(Bloomberg) -- Having revolutionized the business of buying stocks, Vanguard Group is now coming for currencies.
The investing pioneer obsessed with lowering costs is testing a new way for asset managers to trade currencies and avoid big investment banks, according to a person familiar with the matter. The platform, based on the blockchain technology that powers Bitcoin, has been operational for two months and has handled some trades, said the person, asking not to be named because the project is private.
If successful, the venture could shift power in the $6 trillion a day currency market that banks such as JPMorgan Chase & Co. and Deutsche Bank AG have ruled for decades. While skeptics say it will be challenging to get enough investment firms on board, the cost savings of peer-to-peer trading could prove appealing in a world where profits are being squeezed by a race to the bottom on fees and mounting regulatory burdens.
“Direct trading really is the Holy Grail for the buy-side,” said Campbell Adams, a former senior currency trader at Deutsche Bank who founded a platform called ParFX in partnership with banks including Citigroup Inc. and JPMorgan. “In theory, it sounds great because you can reduce your costs if you can match directly with someone else who has a countervailing interest,” he said. Yet “it will require a critical mass of users.”
Breaking From Banks
Vanguard, with more than $5 trillion in total assets, trades about $2.5 trillion of currencies a year, Andy Maack, its global head of FX trading, told an industry publication this year. There’s a “tremendous amount of interest in the potential for disintermediation,” he said in an interview last month with The Trade, describing a system that would be “decoupled from banks” and price discovery would move to outside platforms able to match peers.
“Vanguard is currently piloting a project focused on improving the efficiency and reducing risk of FX hedging,” company spokeswoman Carolyn Wegemann said, declining to elaborate. It’s part of the firm’s commitment to “lower the cost of investing for all investors,” she said.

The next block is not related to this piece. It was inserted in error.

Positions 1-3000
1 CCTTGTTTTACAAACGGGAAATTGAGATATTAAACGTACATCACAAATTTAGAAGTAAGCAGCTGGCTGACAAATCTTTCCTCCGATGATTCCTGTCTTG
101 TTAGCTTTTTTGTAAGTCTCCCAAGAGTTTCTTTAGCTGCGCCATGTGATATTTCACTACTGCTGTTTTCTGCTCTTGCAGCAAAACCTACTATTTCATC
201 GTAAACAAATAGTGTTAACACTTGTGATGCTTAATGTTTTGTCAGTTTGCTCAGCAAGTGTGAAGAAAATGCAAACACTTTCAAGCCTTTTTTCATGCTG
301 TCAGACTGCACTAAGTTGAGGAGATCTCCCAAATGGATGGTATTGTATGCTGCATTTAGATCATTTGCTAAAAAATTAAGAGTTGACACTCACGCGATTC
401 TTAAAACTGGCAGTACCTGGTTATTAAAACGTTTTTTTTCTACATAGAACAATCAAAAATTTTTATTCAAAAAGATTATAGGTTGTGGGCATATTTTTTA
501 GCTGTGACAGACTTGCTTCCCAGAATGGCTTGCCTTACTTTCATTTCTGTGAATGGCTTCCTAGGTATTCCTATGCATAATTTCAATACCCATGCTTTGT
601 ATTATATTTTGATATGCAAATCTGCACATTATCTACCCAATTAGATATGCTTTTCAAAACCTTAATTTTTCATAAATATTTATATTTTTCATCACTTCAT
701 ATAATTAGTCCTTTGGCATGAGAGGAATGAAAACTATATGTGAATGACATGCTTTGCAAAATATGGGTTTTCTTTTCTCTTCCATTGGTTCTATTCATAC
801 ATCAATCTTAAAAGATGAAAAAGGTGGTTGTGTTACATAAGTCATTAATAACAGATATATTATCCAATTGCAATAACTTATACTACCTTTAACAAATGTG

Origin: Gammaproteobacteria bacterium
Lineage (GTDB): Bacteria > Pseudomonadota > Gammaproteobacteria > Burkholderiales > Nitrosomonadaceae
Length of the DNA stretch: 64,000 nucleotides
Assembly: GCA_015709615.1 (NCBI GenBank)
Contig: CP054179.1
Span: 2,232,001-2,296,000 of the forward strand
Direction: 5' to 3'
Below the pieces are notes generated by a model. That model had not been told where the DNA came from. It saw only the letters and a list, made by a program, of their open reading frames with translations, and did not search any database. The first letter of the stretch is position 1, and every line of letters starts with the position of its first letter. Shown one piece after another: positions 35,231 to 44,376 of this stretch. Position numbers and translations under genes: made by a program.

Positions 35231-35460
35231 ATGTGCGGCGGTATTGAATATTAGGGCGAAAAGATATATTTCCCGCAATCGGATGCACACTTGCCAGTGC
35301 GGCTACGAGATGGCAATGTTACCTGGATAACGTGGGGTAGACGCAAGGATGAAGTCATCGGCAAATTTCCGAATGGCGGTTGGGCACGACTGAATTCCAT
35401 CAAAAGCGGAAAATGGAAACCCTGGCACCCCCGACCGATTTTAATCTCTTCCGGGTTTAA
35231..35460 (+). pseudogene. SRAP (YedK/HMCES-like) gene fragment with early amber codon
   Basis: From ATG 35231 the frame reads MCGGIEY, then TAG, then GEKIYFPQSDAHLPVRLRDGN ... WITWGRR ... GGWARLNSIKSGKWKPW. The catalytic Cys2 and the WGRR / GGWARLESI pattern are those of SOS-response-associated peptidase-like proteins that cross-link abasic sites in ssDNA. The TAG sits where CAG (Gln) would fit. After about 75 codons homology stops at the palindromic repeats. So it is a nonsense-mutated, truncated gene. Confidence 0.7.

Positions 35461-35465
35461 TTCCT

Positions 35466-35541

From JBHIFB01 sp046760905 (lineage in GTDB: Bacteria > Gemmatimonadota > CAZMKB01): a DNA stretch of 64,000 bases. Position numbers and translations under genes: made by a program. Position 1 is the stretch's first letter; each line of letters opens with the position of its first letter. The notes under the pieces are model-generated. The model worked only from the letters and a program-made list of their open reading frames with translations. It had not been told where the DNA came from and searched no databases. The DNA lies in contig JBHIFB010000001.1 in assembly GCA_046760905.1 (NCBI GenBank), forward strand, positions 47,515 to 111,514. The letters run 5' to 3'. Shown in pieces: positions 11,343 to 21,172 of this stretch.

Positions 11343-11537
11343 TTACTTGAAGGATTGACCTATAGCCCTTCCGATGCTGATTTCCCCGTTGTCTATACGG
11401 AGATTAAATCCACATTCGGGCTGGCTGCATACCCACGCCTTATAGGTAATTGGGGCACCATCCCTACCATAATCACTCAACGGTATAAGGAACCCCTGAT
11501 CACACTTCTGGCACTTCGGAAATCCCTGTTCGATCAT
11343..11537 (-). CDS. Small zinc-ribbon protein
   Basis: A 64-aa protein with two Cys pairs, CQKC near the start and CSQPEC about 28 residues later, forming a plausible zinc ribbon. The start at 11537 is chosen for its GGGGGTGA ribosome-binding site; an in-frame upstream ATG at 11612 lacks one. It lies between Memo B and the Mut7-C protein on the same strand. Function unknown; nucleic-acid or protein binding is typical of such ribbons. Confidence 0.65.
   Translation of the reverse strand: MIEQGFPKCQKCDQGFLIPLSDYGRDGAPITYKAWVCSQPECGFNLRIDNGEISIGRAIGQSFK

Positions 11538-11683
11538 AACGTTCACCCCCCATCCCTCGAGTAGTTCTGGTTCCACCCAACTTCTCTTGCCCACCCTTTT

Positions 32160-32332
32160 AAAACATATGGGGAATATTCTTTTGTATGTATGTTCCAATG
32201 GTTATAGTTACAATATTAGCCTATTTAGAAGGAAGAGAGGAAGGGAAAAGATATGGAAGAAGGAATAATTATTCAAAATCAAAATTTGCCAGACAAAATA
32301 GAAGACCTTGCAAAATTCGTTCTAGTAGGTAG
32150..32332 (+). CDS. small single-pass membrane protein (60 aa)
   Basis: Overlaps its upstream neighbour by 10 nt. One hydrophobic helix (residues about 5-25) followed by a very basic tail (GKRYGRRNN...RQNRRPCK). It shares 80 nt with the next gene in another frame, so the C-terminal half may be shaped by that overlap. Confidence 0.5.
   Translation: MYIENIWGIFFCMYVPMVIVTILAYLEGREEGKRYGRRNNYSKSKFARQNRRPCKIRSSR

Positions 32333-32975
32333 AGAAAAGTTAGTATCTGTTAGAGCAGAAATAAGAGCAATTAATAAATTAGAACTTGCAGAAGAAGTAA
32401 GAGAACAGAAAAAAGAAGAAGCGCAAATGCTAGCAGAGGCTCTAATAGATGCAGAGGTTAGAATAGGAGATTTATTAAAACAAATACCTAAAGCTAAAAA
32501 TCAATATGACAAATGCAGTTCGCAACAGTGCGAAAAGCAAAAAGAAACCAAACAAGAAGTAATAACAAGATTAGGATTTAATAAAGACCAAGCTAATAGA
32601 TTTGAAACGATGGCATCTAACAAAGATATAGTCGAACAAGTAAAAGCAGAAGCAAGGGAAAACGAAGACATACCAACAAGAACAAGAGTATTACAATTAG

Bloomberg LP, the parent company of Bloomberg News, operates an FX trading platform for banks.
The project would be among the most significant applications of blockchain in finance. While nearly all major banks and money managers are experimenting with the technology to do everything from issuing bonds to processing payments -- JPMorgan has developed its own digital token and Banco Santander SA has issued tokenized debt -- few have used it in large-scale commercial operations.
The project’s success would also mark a leap in the evolution of the FX market, which has been inching toward a peer-to-peer model over at least two decades, said Adams, who has more than 30 years experience trading currencies and now runs Pure Digital, a venue for cryptocurrencies.
When Adams worked on the FX trading desks of Citigroup, Morgan Stanley and Deutsche Bank in the 1990s, asset managers made currency trades almost exclusively through banks. In the mid-2000s, buy-side firms could match trades with other investors on electronic trading platforms but still had to go through a bank to execute them, said Adams. Vanguard’s initiative would bypass that, too.
Success isn’t guaranteed. It remains to be seen how the venture will operate, whether there’ll be sufficient liquidity, who will be allowed to participate and who will be willing to sign up, Adams said.
A blockchain-based peer-to-peer platform would have greatest impact on swaps and forward markets rather than in spot trading because on a day-to-day basis opposite interests among investment firms may be limited in spot, said Adams. Banks are also more dominant in these derivatives trades because investors may rely on them for credit lines, said Jay Moore, the founder of FX HedgePool, a currency platform that matches buy-side customers.
Vanguard, based in Valley Forge, Pennsylvania, is no stranger to challenging convention. Founded in 1975, the investor-owned firm made its name with the first index mutual fund. It later was among the biggest proponents of ditching a long-held market practice that let currency dealers back out of losing trades.
“Vanguard has proven to be pioneering and very forward thinking in many ways, so it makes sense for them to take the lead,” said Moore, who’s based in New York and previously worked for Brown Brothers Harriman. “The market won’t change on its own, it takes someone to push the envelope.”
The Vanguard FX platform uses blockchain technology developed by Symbiont, a New York-based company that’s applying the technology behind Bitcoin to capital markets, said the person familiar with the matter.
This also isn’t the first time Vanguard has partnered with Symbiont: The firms previously teamed up to explore applying blockchain to the investment giant’s process for updating the index data behind its mutual funds. A spokeswoman for Symbiont, which is backed by Citigroup and Nasdaq Inc., declined to comment.
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